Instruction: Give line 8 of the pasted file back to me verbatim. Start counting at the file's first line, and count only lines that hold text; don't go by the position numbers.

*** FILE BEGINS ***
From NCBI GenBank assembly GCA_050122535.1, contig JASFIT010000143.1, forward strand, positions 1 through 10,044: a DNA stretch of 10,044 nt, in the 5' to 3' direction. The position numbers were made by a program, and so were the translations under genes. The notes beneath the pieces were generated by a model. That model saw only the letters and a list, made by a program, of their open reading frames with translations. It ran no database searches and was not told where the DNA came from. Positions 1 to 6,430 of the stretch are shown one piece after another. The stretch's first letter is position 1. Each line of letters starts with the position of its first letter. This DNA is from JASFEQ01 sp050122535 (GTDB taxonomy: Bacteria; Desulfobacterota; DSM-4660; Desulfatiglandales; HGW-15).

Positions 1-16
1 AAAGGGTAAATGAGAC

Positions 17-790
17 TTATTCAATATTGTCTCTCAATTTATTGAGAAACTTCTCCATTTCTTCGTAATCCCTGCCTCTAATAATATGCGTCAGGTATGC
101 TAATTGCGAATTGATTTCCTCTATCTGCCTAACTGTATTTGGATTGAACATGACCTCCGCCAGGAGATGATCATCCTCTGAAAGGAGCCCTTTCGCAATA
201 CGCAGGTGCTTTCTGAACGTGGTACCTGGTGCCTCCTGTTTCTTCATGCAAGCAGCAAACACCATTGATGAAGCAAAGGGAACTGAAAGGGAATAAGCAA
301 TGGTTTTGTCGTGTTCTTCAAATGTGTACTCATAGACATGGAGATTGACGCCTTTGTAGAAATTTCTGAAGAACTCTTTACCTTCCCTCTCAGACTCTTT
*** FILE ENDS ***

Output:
301 TGGTTTTGTCGTGTTCTTCAAATGTGTACTCATAGACATGGAGATTGACGCCTTTGTAGAAATTTCTGAAGAACTCTTTACCTTCCCTCTCAGACTCTTT